Acadia well represented at the NSHRF Awards Gala


Acadia was well represented both by Faculty and Student researchers at this year’s awards. 

For the second year in a row, an Acadia Graduate Student was the recipient of the Quest Award.  Amanda Williams-Cook, a Master’s student in Psychology, was recognized as the graduate student researcher who demonstrated the greatest promise and potential for excellence in health research in 2016. The 2015 recipient of this prestigious award was Patrick Bazinet, another MSc student from Acadia University’s Psychology Department.

Acadia students received a total of seven of the NSHRF Scotia Scholars Awards; three at the Undergraduate level and four at the Master’s level.  These awards provide financial support to high caliber trainees engaged in health research related academic study at Nova Scotia universities. Applicants are evaluated based on their academic, leadership, and research achievements.

Undergraduate Scotia Scholars Award winners included: Sara Drisdelle, School of Kinesiology (Supervisor: Dr. Said Mekary), Hannah Gillam, Department of Biology, (Supervisor: Dr. Brian Wilson) and Katherine Redmond Department of Psychology, (Supervisor: Rick Mehta).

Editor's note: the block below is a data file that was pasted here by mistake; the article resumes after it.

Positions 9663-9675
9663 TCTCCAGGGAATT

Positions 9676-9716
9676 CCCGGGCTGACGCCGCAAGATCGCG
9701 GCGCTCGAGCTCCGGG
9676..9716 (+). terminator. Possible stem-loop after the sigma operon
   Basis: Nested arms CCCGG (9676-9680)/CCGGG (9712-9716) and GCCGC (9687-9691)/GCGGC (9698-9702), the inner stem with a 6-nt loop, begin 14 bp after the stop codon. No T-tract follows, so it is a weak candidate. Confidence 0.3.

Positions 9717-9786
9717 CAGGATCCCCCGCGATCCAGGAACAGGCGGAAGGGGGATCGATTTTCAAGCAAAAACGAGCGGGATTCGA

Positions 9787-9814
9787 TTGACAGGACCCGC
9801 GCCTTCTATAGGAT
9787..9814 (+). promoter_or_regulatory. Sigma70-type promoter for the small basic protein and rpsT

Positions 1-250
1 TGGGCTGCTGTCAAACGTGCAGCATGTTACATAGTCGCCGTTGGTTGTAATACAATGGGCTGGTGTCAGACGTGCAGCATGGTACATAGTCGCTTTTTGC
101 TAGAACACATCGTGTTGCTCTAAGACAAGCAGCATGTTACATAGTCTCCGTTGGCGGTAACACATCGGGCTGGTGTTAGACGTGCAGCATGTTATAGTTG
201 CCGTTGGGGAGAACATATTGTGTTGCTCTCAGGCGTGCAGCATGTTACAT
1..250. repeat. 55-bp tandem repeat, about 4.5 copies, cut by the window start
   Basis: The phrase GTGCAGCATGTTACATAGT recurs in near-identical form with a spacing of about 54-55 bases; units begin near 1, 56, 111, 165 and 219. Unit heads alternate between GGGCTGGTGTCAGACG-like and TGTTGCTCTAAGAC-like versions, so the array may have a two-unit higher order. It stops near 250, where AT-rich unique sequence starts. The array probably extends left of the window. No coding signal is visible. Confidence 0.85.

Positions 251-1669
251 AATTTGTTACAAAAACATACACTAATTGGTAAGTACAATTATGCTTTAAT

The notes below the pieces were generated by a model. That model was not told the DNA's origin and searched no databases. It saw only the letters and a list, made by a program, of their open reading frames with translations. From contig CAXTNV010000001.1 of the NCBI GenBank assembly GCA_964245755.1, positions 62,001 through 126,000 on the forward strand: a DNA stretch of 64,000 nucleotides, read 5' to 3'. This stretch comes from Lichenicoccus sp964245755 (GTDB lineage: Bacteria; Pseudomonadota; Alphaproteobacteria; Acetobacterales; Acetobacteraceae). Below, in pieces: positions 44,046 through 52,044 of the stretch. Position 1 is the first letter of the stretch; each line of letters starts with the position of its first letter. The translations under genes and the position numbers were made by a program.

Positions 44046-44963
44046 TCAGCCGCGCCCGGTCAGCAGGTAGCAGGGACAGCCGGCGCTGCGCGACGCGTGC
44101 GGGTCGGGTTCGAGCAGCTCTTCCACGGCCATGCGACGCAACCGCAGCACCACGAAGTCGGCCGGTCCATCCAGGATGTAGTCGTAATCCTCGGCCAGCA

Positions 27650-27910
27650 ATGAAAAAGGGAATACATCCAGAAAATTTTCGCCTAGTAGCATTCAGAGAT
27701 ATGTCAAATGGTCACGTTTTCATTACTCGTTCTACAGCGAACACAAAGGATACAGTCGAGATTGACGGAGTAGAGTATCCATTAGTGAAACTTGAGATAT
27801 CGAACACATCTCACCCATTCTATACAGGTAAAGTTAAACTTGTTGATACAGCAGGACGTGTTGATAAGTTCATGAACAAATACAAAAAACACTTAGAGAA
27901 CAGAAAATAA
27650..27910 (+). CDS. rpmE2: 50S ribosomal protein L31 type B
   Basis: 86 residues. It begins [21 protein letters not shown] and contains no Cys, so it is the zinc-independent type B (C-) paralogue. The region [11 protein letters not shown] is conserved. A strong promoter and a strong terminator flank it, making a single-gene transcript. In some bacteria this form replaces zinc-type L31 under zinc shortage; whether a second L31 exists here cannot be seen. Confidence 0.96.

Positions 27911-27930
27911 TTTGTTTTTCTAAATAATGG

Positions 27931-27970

The four Graduate recipients of the Scotia Scholars Award were all from the Department of Psychology: Erin Clahane, (Supervisor: Dr. Michael Leiter), Jacqueline Glover, (Supervisor: Doug Symons), Kathryn Jenson, (Supervisor: Diane Holmberg), and Amanda Williams-Cook, (Supervisor: Susan Potter).

Dr. Said Mekary, Assistant Professor with the Department of Kinesiology, is a member of the team that was awarded the Development/Innovative Grant worth $15,000.  This Grant supports the elevation of a submission to a peer reviewed provincial, national or international health research competition.  The project, which is led by Dr. Derek Kimmerly of Dalhousie University, examines the effects of exercise programs in sedentary older adults. 

Assistant Professor Dr. Anne Sophie Champod, from the Department of Psychology was recognized with the Establishment Grant for her work studying the neurocognitive processes underlying the effects of a home-friendly treatment for spatial neglect in healthy subjects across the lifespan. The Establishment Grant assists in building research capacity and provides support for new health researchers in Nova Scotia. Dr. Champod’s team includes two other researchers from Acadia’s Department of Psychology; Dr. Darlene Brodeur, and Dr. Randy Newman.  The total value of their three-year award is $147,857.00

The NSHRF exists to improve the health of Nova Scotians through health research. Their goal is to assist, collaborate with, and fund individuals and organizations conducting health research in Nova Scotia by working with stakeholders, including provincial government, health authorities, and health researchers, on many initiatives and funding opportunities. To learn more about NSHRF and the projects they support visit http://www.nshrf.ca/

Congratulations to all the recipients for 2016!


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